I finally have a receptacle for my enormous Maryland love.


1 Delenn { 03.13.11 at 7:47 am }

I still have my sharps in the downstairs bathroom cabinet (locked up, of course). And yes, there they are staying.

2 Tigger { 03.13.11 at 8:05 am }

Those kids are in for a treat when you bring in your Smith Island cake. 🙂 Yay for being able to spread your passion!

Why do you HAVE to get rid of the Sharps box at some point? Is there some unwritten rule I am not aware of that says “must get rid of all things that point to infertility in the past”? I say keep it, if it makes you feel better, or is a reminder of the past and you’re ok with it. Will getting rid of it really make remembering any easier?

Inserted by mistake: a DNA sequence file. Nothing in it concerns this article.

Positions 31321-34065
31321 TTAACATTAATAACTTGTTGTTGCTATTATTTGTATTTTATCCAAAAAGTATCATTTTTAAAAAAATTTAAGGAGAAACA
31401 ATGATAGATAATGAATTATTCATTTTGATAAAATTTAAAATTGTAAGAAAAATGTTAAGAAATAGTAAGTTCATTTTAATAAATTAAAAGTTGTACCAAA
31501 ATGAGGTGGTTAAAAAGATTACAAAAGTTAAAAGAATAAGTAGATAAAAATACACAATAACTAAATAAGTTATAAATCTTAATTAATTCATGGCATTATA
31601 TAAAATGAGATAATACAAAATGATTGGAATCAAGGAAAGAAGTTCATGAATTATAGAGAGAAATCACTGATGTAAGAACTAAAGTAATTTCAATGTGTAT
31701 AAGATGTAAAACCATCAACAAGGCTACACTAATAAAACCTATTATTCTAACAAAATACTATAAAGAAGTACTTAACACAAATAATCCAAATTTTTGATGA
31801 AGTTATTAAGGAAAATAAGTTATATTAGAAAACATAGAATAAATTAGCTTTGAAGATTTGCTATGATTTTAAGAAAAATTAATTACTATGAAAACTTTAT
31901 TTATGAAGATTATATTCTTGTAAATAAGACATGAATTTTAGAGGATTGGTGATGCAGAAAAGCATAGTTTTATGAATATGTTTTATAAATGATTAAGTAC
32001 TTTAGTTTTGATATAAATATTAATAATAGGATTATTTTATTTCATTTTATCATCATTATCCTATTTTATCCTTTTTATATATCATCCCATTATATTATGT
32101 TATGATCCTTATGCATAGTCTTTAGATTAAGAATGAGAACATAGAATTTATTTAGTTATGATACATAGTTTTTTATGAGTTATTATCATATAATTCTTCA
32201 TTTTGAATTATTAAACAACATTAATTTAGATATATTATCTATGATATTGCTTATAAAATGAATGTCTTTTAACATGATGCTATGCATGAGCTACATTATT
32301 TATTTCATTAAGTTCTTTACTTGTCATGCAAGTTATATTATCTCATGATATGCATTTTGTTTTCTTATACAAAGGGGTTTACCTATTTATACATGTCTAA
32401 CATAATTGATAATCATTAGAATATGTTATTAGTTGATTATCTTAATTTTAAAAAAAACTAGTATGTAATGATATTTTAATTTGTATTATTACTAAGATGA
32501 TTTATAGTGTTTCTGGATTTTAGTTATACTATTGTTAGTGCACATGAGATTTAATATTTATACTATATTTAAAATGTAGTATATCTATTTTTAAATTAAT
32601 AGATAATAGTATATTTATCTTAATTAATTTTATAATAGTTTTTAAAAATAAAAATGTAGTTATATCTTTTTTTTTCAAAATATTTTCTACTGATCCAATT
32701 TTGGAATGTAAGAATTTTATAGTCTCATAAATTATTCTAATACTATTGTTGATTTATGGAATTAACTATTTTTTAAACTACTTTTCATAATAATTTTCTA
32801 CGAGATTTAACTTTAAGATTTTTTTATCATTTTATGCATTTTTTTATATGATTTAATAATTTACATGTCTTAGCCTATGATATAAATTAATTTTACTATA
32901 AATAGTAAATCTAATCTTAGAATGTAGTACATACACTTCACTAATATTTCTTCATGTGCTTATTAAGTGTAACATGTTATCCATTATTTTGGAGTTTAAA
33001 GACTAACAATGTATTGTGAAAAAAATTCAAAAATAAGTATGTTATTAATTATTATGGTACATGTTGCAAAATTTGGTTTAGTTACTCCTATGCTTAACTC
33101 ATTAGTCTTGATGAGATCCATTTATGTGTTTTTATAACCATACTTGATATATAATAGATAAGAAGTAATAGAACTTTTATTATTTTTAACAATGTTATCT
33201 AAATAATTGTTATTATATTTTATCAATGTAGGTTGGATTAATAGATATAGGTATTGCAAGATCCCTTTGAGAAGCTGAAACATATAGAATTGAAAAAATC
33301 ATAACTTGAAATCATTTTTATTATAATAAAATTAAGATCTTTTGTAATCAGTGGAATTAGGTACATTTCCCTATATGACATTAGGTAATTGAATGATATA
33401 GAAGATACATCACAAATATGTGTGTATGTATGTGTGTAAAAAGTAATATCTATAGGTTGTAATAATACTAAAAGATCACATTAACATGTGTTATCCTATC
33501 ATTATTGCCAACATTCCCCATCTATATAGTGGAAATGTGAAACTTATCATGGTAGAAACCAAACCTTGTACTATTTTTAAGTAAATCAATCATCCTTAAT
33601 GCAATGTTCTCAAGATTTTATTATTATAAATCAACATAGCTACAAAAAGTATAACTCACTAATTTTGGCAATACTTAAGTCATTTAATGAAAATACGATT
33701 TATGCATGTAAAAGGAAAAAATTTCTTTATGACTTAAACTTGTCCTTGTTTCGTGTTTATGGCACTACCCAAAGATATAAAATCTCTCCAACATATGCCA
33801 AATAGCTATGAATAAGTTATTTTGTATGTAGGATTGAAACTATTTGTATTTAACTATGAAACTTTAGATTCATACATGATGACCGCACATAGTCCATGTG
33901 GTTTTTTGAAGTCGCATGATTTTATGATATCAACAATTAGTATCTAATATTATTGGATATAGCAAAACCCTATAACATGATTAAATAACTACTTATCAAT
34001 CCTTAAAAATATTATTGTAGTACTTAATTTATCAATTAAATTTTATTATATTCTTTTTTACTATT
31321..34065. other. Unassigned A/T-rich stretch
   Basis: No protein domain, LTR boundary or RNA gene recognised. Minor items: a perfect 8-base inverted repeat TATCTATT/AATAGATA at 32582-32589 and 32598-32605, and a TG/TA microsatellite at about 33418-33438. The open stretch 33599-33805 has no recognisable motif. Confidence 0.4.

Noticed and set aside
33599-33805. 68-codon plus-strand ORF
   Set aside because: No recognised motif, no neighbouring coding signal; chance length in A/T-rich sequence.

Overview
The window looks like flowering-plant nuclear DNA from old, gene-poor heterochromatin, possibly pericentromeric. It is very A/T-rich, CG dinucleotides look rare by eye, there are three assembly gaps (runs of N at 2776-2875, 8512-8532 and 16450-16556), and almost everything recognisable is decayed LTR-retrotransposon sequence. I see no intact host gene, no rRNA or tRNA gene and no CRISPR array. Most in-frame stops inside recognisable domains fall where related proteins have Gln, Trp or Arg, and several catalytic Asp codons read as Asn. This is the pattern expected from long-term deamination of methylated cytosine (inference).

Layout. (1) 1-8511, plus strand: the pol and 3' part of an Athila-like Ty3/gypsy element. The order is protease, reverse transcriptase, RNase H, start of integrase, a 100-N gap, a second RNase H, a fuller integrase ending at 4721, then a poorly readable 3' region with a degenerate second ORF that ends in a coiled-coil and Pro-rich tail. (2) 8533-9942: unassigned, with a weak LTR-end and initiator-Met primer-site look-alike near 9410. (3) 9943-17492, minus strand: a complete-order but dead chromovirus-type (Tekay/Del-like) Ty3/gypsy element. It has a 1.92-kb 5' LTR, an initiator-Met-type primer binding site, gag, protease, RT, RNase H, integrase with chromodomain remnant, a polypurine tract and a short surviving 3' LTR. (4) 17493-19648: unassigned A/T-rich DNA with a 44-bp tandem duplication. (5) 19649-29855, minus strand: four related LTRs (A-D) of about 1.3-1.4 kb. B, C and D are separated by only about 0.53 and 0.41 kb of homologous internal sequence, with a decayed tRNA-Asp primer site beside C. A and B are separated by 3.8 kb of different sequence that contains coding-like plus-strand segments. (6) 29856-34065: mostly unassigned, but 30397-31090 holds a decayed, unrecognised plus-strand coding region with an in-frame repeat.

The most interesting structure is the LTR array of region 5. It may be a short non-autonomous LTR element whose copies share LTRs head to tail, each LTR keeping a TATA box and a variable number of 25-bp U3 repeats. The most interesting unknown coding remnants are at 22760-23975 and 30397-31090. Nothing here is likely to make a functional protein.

3 KLTTX { 03.13.11 at 8:17 am }

I do not have a sharps box but I do have a very expired box of Ovidrel in my refridgerator that I can’t seem to part with.

Yay for Smith Island cake.

4 Meghan { 03.13.11 at 9:03 am }

Yup, still have my sharps box too. And I even packed and moved it this summer. and then of course unpacked it and buried it deep in the bathroom. Adam thinks I’m crazy

5 MsPrufrock { 03.13.11 at 9:09 am }

My own abiding love of pop culture is what has oddly drawn me own of the non-commenting abyss, which is quite sad really. Regardless, I have always had a fondness for Elisabeth Röhm, so I am pleased that she has shared her story in such an honest way.

6 gingerandlime { 03.13.11 at 9:20 am }